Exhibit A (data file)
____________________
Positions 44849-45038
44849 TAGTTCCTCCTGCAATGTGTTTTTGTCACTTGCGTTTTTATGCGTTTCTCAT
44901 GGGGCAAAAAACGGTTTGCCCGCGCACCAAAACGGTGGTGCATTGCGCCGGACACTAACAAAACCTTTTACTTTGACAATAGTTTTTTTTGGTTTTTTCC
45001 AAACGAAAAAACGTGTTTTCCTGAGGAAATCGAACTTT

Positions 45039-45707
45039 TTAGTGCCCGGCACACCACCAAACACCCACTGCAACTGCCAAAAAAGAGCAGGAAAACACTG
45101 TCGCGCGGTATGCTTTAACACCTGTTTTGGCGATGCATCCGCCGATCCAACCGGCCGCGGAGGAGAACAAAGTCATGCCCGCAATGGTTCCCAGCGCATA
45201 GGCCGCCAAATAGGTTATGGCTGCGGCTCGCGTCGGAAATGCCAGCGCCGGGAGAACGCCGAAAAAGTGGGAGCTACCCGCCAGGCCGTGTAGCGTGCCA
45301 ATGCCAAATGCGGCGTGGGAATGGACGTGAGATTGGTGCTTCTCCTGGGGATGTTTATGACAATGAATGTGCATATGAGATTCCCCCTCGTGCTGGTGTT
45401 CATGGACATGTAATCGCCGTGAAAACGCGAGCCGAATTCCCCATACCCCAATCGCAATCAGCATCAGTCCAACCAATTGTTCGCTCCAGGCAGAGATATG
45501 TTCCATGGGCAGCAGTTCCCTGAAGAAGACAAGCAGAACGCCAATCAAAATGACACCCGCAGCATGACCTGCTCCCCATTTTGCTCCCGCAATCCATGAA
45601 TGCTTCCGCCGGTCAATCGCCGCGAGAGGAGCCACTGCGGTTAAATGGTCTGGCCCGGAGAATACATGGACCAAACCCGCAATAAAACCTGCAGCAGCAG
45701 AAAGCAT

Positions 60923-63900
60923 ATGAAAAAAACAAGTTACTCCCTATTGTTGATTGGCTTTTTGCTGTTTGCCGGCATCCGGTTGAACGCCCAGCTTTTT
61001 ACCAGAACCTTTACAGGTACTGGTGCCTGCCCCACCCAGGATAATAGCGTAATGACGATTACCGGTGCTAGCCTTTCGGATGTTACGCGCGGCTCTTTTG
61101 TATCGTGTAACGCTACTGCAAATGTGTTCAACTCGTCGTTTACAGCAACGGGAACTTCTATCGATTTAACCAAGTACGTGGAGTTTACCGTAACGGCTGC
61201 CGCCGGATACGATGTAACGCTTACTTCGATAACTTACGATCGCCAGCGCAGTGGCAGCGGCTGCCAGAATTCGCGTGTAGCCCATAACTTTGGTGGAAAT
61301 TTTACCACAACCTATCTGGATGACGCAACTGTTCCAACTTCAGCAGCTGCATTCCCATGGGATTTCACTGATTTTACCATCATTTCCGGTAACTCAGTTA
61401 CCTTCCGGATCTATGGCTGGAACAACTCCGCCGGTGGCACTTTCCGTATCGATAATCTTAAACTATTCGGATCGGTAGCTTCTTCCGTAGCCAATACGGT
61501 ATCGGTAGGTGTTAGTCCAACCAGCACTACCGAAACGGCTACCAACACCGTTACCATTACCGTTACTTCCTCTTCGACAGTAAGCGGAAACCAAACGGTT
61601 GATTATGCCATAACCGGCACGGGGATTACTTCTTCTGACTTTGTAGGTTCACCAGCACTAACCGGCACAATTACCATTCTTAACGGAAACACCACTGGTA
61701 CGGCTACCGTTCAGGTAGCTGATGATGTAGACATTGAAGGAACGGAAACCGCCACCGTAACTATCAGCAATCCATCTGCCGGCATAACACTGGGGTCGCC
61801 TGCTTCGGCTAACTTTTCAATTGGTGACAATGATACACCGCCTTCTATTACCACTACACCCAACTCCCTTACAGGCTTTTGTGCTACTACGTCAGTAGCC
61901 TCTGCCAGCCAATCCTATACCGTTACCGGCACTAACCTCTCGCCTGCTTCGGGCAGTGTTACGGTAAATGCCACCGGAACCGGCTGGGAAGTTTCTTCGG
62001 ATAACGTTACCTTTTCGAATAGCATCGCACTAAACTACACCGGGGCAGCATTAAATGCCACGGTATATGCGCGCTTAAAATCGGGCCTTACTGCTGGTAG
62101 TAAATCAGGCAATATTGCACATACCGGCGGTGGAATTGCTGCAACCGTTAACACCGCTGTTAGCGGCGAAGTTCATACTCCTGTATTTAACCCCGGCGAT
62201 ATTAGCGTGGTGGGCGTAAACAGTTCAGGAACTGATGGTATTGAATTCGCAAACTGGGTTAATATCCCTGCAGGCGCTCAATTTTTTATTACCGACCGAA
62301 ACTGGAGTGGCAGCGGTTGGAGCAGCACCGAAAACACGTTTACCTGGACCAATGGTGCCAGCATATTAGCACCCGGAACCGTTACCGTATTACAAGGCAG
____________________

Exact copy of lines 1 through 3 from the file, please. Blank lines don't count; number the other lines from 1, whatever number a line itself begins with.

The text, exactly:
Positions 44849-45038
44849 TAGTTCCTCCTGCAATGTGTTTTTGTCACTTGCGTTTTTATGCGTTTCTCAT
44901 GGGGCAAAAAACGGTTTGCCCGCGCACCAAAACGGTGGTGCATTGCGCCGGACACTAACAAAACCTTTTACTTTGACAATAGTTTTTTTTGGTTTTTTCC